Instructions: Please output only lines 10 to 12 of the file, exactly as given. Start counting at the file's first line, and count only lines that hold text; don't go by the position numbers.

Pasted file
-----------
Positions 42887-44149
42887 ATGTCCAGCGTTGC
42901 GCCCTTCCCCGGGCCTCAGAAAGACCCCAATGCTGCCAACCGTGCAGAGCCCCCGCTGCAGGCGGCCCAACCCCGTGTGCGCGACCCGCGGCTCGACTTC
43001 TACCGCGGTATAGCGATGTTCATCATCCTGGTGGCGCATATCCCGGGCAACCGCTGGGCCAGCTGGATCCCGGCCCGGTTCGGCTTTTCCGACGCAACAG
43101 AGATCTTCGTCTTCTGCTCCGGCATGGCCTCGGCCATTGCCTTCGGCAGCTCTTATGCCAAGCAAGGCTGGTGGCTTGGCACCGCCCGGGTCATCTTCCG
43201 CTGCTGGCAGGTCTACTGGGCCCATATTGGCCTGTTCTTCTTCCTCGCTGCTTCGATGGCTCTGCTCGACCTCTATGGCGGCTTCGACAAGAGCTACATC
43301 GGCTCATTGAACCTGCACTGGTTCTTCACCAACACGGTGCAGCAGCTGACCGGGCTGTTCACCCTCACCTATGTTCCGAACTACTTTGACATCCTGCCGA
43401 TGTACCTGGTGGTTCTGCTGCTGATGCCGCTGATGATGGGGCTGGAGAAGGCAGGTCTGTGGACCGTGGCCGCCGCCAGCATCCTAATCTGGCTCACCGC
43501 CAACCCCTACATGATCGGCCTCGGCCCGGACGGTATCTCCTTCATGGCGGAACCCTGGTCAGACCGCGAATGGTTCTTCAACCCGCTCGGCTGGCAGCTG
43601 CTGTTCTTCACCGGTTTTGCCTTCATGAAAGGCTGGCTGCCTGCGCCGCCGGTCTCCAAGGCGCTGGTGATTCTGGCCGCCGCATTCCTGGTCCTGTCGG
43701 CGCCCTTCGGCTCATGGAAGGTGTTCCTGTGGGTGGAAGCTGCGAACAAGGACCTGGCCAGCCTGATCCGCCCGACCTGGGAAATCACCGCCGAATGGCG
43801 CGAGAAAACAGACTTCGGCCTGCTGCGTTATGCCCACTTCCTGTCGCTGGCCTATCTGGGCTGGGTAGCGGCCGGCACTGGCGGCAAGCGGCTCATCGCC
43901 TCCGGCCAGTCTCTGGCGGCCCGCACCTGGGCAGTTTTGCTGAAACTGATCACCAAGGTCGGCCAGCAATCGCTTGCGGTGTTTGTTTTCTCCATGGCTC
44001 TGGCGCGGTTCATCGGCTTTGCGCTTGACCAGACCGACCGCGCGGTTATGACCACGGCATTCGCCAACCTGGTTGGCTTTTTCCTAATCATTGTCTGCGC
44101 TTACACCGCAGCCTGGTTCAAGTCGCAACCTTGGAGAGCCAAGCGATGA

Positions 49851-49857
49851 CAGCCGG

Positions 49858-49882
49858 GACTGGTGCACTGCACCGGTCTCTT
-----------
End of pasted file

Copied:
43601 CTGTTCTTCACCGGTTTTGCCTTCATGAAAGGCTGGCTGCCTGCGCCGCCGGTCTCCAAGGCGCTGGTGATTCTGGCCGCCGCATTCCTGGTCCTGTCGG
43701 CGCCCTTCGGCTCATGGAAGGTGTTCCTGTGGGTGGAAGCTGCGAACAAGGACCTGGCCAGCCTGATCCGCCCGACCTGGGAAATCACCGCCGAATGGCG
43801 CGAGAAAACAGACTTCGGCCTGCTGCGTTATGCCCACTTCCTGTCGCTGGCCTATCTGGGCTGGGTAGCGGCCGGCACTGGCGGCAAGCGGCTCATCGCC